Computer models have become much better over the years at reflecting technical details, but energy models often neglect important social and environmental aspects of the energy system.[7] What does this mean? Models like Calliope can tell you where it would be best from a technical perspective to install a particular technology. In reality, the people who live in that location might not like the idea of wind turbines or a biogas plant next to their house. In addition, renewable energy technologies are built from raw materials and require a lot of land – all aspects that are not considered in most models. Researchers, like me, work together with different stakeholders – people working on policy, in the energy industry, or for non-governmental organisations – to find out what questions and concerns people have and what energy challenges they are facing.[8] If researchers know that, they can improve the models.

In the SENTINEL project,[5] we have developed new modelling tools and linked them with existing models such as Euro-Calliope to better address these non-technical aspects. We were able to show that different options in our future energy system offer different opportunities and have different environmental impacts. Consequently, models can become more realistic and provide better advice to policymakers.

How can you become part of the energy transition?

With the energy transition, we will need to move towards renewable-energy-based energy production. This will likely also mean that the energy you consume will be produced closer to you. But that’s not all. You can also become an electricity producer yourself and even share the electricity with your neighbours. There are a growing number of communities and citizens who are building their own solar panels or wind farms. On the website of REScoop –  a European network with over 1900 European energy cooperatives and their 1 250 000 citizens committed to the energy transition –  you can search for energy projects near you.

Some municipalities even want to achieve energy autarky; this means to become self-sufficient so that the electricity demand can be covered by 100% local renewable electricity. Using data from the Euro-Calliope model, researchers created a map of possibilities for energy autarky with sunlight and wind in European countries, regions, and municipalities. In their study,[9] they found that the potential of solar and wind energy is large enough to provide Europe with electricity. However, not all municipalities will be able to be self-sufficient. One example is the city of Berlin in Germany; the good news, however, is that the less densely populated area around Berlin offers opportunities to produce more electricity than is needed. Check out the energy autarky map out and find out if your country, region, or even municipality could become self-sufficient!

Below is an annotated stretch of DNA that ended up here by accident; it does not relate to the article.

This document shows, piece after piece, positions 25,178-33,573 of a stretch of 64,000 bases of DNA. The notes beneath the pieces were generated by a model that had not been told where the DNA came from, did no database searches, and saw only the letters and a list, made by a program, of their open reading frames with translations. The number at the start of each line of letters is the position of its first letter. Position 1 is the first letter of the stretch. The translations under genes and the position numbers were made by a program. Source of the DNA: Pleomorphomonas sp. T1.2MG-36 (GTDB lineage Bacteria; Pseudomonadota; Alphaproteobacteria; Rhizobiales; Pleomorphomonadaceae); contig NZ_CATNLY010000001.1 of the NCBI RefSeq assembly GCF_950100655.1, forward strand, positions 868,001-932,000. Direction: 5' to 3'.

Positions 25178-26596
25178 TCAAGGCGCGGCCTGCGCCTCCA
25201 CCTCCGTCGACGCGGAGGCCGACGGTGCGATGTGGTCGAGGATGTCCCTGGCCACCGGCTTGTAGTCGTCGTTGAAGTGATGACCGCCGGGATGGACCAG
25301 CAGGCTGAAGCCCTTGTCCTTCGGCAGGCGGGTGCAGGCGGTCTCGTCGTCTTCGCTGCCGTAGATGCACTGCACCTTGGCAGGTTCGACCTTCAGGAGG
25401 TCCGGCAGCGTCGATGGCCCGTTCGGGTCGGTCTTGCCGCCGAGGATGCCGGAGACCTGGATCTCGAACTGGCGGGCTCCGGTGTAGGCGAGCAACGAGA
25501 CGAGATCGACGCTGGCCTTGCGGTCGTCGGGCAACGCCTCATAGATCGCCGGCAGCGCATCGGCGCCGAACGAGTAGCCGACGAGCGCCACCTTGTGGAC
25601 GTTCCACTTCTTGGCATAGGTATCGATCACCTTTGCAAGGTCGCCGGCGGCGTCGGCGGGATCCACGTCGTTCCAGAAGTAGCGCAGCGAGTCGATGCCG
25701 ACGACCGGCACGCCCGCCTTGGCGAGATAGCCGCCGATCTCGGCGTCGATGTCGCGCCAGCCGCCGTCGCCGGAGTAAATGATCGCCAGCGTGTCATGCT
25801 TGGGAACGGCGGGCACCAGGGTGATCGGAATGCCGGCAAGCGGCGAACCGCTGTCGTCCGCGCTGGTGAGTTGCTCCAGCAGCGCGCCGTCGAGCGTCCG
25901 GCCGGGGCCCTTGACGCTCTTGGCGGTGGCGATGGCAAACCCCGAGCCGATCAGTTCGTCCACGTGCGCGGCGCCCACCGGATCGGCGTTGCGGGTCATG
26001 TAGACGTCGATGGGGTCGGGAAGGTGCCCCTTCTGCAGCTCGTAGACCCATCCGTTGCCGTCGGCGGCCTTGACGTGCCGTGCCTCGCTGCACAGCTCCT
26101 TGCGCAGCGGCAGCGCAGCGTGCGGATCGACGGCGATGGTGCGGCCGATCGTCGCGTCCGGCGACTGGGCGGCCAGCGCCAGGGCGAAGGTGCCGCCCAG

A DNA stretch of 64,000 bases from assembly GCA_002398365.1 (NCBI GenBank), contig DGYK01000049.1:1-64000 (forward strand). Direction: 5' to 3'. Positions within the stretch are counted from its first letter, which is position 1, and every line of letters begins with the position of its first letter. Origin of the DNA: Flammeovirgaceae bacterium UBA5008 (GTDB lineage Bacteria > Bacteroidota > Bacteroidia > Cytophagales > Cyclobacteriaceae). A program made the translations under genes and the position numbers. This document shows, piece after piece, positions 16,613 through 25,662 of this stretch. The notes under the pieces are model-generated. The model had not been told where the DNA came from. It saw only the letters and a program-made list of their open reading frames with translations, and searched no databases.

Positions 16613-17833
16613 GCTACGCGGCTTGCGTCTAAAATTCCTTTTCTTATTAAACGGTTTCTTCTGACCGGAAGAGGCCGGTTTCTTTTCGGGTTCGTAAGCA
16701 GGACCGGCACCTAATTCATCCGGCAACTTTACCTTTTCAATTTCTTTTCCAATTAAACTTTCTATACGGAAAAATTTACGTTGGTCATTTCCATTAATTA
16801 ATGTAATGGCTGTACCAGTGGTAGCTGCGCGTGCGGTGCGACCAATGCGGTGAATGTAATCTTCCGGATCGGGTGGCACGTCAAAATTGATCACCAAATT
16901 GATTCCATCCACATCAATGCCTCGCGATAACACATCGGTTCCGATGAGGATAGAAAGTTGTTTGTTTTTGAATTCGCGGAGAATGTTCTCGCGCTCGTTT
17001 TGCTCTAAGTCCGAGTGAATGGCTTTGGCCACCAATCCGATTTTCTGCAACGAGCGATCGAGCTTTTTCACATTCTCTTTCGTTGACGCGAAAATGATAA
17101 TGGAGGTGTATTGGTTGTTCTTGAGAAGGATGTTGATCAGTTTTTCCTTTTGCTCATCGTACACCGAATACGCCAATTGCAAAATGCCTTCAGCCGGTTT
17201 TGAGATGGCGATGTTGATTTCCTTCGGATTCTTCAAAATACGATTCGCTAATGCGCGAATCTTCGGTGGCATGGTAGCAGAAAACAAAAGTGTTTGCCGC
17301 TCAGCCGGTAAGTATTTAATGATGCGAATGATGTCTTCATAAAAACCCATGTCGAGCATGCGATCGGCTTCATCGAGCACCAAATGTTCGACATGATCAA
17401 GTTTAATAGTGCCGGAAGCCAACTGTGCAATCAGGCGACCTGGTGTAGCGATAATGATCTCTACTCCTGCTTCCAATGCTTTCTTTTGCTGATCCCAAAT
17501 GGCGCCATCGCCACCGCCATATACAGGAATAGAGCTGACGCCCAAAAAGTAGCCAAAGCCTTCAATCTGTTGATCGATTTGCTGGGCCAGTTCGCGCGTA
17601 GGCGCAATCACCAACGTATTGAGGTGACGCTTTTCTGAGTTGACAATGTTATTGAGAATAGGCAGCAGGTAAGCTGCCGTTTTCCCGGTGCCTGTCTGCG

Map created by Tim Tröndle.
©Tim Tröndle

There are many ways in which people, like you, can get involved in the energy transition. For example:

  1. Save energy wherever you can because anything that is not used is even better and it will help us to get through the winter in times of crisis.
  2. Use efficient appliances because they use less energy than other appliances. There are also smart appliances, such as smart thermostats, that allow you to regulate home heating consumption better.
  3. Switch to a green energy provider that invests in and builds solar panels and wind turbines.
  4. Install solar panels on homes and schools.
  5. Vote and demand that the local and national governments do more for the energy transition.

You too can make a difference. Become part of the global movement and tell your friends about it. Knowledge is power!  

Lecturers without border logo

Lecturers Without Borders (LeWiBo) is a non-profit NGO that aims to bring science and scientists into the classroom – both online and in person – to empower, inspire, and motivate students and to provide a safe environment for a dialogue, discussion, and exchange between scientists, teachers, and school students.

LeWiBo’s network of scientists use their travel opportunities (when attending scientific conferences, going on holidays, etc.) to give free outreach lectures in local schools and universities across the world. Online lectures in the form of webinars are organised when the physical presence of the scientist in the classroom is not possible.

The LeWiBo network is currently comprised of 340 lecturers (and counting) who cover a wide range of STEM disciplines and can approach up to 8000 schools around the world. For more information, or to access free resources, visit:


[1] Eurostat (2020) Shedding light on energy in the EU. 2022 interactive edition:

[2] IRENA (2021) Majority of New Renewables Undercut Cheapest Fossil Fuel on Cost:

[3] European Commission (2022) REPowerEU. Affordable, secure and sustainable energy for Europe:

[4] European Commission (2021) Delivering the European Green Deal:

[5] Sustainable Energy Transition Laboratory (SENTINEL):

[6] Euro-Calliope Data Explorer (2022):

[7] Süsser D et al. (2022) Why energy models should integrate social and environmental factors: Assessing user needs, omission impacts, and real-word accuracy in the European Union. Energy Research & Social Science 92: 102775. doi: 10.1016/j.erss.2022.102775

[8] Süsser D et al. (2022) Better suited or just more complex? On the fit between user needs and modeller-driven improvements of energy system models. Energy 239(Part B): 121909. doi: 10.1016/

[9] Tröndle T, Pfenninger S, Lilliestam J (2019). Home-made or imported: On the possibility for renewable electricity autarky on all scales in Europe. Energy Strategy Reviews 26: 1–13. doi: 10.1016/j.esr.2019.100388



Dr Diana Süsser is a senior expert on energy policy and just transitions. She currently works as a project coordinator and researcher at IEECP.

She is also passionate about sharing her knowledge with the next generation and has been doing so as a lecturer in the LeWiBo network. Since joining LeWiBo, Dr Süsser has delivered numerous in-person and online lectures to students around the world.


Text released under the Creative Commons CC-BY license. Images: please see individual descriptions.